I'm going to get to you and your soybeans, and Claire, in a minute.
With livestock, the objective is to market 100% of every animal. Take a visual of an animal and just think about the parts you put in your fridge and on your stove at home. The objective is that 100% of that animal is marketed. The products we don't use in Canada we add value to by opening these markets up. That's in all of our livestock.
We continue to hear a lot about trade deficits and trade surpluses. Don't be afraid of trade deficits. Trade is trade. You create jobs by having products come into your country as well as products going out of the country. It creates jobs. There's distribution, transportation, processing—all those things. When we have a deficit, it means that our society is fairly strong and that we have the ability to bring in products that we don't grow, manufacture, or process here. We've been fortunate in this respect for some while. It's also an indication of a strong economy.
I want to touch on low-level presence. I want to go back to that. Regardless of what the commodity is, whether it's biotech, wheat, or other crops, it can create havoc. I'm wondering if you could comment on Canada's ability to have a high standard, to make sure, through technology, that we don't have a low-level presence that is unacceptable to other countries. In the case of our soybean growers, people from Japan come over and track it. They come to the farms. The elevators on our farms are actually setting up GMO crusher beans and looking at IP. But it doesn't stop there. The truck they use may have previously hauled GMO.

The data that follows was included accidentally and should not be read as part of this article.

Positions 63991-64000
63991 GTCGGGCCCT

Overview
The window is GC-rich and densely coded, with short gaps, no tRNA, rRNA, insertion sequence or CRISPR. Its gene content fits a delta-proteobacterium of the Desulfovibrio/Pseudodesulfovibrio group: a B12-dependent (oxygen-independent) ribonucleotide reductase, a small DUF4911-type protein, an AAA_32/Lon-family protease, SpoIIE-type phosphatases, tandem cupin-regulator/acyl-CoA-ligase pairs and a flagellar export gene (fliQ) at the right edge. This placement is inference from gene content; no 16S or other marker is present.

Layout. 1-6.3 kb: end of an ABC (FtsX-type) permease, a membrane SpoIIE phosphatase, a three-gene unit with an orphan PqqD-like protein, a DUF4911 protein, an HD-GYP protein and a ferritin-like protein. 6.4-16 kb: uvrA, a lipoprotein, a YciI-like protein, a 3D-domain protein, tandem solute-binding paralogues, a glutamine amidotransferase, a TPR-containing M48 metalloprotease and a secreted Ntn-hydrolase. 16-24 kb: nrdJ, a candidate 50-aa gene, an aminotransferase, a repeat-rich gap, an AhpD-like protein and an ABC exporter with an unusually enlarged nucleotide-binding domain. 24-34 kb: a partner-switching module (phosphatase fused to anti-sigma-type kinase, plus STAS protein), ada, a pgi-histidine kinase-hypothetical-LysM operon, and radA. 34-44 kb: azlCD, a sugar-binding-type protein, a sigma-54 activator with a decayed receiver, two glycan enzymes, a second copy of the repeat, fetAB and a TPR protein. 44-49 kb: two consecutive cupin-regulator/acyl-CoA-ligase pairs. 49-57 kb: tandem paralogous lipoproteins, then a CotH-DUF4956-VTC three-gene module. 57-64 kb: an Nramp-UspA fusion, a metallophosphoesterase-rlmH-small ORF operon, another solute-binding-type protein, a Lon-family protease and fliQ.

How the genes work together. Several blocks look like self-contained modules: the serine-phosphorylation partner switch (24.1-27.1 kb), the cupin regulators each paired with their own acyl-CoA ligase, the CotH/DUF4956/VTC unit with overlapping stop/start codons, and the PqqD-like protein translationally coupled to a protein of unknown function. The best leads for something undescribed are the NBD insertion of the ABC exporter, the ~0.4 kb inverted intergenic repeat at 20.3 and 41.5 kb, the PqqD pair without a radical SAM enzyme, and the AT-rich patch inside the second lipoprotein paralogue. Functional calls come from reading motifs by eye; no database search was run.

Is it recognized around the world that Canada is doing a good job in this area? If not, we'll have an issue in some of our trade.